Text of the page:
Case-Control Family Study of Lesser Variant Traits in Autism
J. A. Wilcox, M. Tsaung, T, Schnurr, and N. Baida-Fragoso, Neuropsychobiology:2003; 47, 4: Proquest Medical Librar, Pages 171 - 177.
Family data were obtained from the relatives of 30 autistic patients, 30 patients with other pervasive developmental disorder and 30 healthy controls. Detailed interviewing was conducted to document any evidence of psychiatric illness of the family members of these probands. Anxiety disorders and obsessive-compulsive illness stood out as being closely associated with having autistic individuals in the family. The findings suggest that autism is a spectrum disorder that may be associated with anxiety and obsessive-compulsive illness. This type of association is consistent with a polygenic threshold effect for this group of conditions.
Defining the Broader Phenotype of Autism: Genetic, Brain, and Behavioural Perspectives
Geraldine Dawson, Sara Webb, Gerard D. Schellenberg, Stephen Dager, Seth Friedman, Elizabeth Aylward, and Todd Richards, Development and Psychopathology, 14 (2002), 581 - 611.
In this article, the current state knowledge of the cognitive neuroscience of social and language impairments in autism is reviewed. Following from this, six candidate broader phenotype autism traits are proposed: (a) face processing, including structural encoding of facial features and face movements, such as eye gaze; (b) social affiliation or sensitivity to social award, pertaining to the social motivational impairments found in autism; (c) motor imitation ability, particularly imitation of body actions; (d) memory, specifically those aspects of memory mediated by the medial temporal lobe - prefrontol circuits; (e) executive function, especially planning and flexibility; and (f) Language ability, particularly those aspects of language that overlap with specific language impairment, namely, phonological processing.
Nosological and Genetic Aspects of Asperger Syndrome
by Fred Volkmar, Ami Klin and David Pauls, (1998) Jr. Autism and Developmental Disorders, 28, 457-463.
In this preliminary report data were collected on 99 families and in 46% of families there was a positive family history of Asperger Syndrome or something very similar to it in first-degree relatives. High rates of disturbance were reported in both parents. As noted in Table II, high rates of difficulty (i.e. social difficulties), were observed, particularly with fathers. If a more restricted approach were used in which it appeared very probably that the parent clinically had AS or something very close to it the paternal predominance remains, albeit at a somewhat lower level (19% of fathers as opposed to 4% of mothers).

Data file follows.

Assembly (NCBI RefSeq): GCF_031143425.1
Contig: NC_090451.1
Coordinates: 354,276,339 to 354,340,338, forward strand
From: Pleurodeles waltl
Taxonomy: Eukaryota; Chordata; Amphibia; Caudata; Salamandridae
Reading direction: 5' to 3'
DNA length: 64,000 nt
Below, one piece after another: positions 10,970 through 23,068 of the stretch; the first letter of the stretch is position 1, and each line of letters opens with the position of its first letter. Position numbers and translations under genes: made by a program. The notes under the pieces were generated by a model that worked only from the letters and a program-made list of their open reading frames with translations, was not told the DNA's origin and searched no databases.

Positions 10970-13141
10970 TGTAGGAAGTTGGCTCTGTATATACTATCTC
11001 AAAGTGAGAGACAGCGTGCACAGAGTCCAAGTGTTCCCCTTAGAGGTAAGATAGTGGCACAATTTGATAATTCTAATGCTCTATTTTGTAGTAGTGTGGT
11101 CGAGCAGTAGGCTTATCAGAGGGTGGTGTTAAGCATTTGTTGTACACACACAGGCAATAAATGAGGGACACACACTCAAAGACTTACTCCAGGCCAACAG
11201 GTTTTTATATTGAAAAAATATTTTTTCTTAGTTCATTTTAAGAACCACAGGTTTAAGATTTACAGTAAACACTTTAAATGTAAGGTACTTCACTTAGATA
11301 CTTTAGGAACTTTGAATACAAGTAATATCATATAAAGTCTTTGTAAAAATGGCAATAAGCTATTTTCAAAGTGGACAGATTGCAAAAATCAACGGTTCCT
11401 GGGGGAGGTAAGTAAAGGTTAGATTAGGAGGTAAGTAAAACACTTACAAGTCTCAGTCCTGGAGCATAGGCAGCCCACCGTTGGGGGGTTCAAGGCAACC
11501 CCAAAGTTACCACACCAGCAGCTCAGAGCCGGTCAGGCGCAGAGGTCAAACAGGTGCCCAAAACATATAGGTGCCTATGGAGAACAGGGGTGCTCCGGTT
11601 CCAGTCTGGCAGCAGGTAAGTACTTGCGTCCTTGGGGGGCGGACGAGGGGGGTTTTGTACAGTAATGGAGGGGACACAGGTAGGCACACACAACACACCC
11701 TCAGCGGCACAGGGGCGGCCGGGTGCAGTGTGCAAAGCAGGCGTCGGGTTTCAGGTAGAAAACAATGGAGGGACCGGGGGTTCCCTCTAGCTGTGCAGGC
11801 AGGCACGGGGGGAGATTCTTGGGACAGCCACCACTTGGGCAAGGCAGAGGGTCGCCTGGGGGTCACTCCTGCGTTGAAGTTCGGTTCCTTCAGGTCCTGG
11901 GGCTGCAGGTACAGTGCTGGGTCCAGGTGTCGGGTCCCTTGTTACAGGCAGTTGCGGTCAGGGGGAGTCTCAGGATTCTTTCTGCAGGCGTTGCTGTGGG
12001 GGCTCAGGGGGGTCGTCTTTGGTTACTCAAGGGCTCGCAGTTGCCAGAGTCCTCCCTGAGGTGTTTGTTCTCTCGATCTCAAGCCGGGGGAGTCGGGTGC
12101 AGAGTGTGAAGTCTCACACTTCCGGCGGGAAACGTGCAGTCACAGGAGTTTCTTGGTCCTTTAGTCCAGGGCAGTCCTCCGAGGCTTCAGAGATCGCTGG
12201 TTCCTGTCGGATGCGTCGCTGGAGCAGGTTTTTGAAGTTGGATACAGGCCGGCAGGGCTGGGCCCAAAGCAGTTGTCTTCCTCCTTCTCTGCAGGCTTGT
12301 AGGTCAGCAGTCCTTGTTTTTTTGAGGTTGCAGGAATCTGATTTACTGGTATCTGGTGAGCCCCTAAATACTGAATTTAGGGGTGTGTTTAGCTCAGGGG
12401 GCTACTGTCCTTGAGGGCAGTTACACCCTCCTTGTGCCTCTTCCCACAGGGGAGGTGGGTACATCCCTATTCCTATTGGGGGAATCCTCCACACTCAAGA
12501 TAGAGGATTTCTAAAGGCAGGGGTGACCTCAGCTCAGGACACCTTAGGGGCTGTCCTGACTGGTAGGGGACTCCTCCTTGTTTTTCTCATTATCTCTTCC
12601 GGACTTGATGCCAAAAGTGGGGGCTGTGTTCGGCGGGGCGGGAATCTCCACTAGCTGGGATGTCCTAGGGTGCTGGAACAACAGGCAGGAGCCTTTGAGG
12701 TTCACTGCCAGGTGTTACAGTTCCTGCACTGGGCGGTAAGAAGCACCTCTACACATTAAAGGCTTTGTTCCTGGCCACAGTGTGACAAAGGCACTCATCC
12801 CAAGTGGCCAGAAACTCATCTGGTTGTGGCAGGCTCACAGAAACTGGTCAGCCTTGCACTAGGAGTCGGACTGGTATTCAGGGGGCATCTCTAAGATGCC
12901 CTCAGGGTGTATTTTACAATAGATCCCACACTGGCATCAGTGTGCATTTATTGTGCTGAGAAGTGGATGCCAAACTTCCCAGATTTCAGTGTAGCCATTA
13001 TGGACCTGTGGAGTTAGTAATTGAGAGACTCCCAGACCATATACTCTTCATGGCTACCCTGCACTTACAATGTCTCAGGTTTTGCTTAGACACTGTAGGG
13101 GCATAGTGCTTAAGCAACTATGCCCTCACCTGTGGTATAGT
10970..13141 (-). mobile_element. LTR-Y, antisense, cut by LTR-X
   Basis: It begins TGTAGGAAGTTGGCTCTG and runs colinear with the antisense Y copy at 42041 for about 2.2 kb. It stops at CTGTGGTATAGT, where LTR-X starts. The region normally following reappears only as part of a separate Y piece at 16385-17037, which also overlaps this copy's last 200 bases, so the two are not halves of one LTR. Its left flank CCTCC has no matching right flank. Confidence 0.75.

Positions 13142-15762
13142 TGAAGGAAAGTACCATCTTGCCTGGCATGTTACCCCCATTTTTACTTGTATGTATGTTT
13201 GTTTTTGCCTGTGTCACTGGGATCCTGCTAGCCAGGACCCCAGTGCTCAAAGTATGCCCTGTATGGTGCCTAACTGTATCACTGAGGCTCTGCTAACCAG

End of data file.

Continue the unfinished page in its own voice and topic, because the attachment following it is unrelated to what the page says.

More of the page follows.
This study also provides some evidence for an etiological relationship between autism and AS, as 3.5% of siblings also had a diagnosis of autism.
Data from the study are consistent with the hypothesis that there is a broader phenotype of social and developmental difficulties in family members, for example, 33% of fathers and 14% of mothers were reported to have significant social difficulty…" (p. 460-461).
The Familial Aggregation of the Lesser Variant in Biological and Nonbiological Relatives of PDD Probands: a Family History Study
Satzmari, P, Maclean, J.E., Jones, M.B., Bryson, S.E., Zwaigenbaum, L., Bartolucci, G., Mahoney, W.J. and Tuff, L.
Objective: To determine the risk of the lesser variant (or PDD-like traits) in the biological and nonbiological second and third-degree relatives of PDD probands using a screening questionnaire and to investigate the extent to which the risk of the lesser variant differs according to various characteristics of the proband.
Method: The sample consists of a series of 34 nuclear families with 2 affected PDD children, 44 families with a single PDD child and 14 families who adopted a PDD child. Data on characteristics of the lesser variant in 1362 biological and 337 nonbiological second and third-degree relatives were collected from parents by telephone interview and from several maternal and paternal relatives by questionnaires.
Results: All components of the lesser variant were more common in biological relatives (BR) than nonbiological relatives (NBR) confirming the familial aggregation of the traits.
Discussion: These findings on familial aggregation are consistent with the suggestion that the genes for PDD also confer susceptibility to the lesser variant and that there may be reduced penetrance for these traits in females.
MPX nuclear families also had a higher risk of having a second or third-degree relative with the lesser variant than singleton families, indicating that the families with two or more affected siblings do appear to be “genetically loaded”.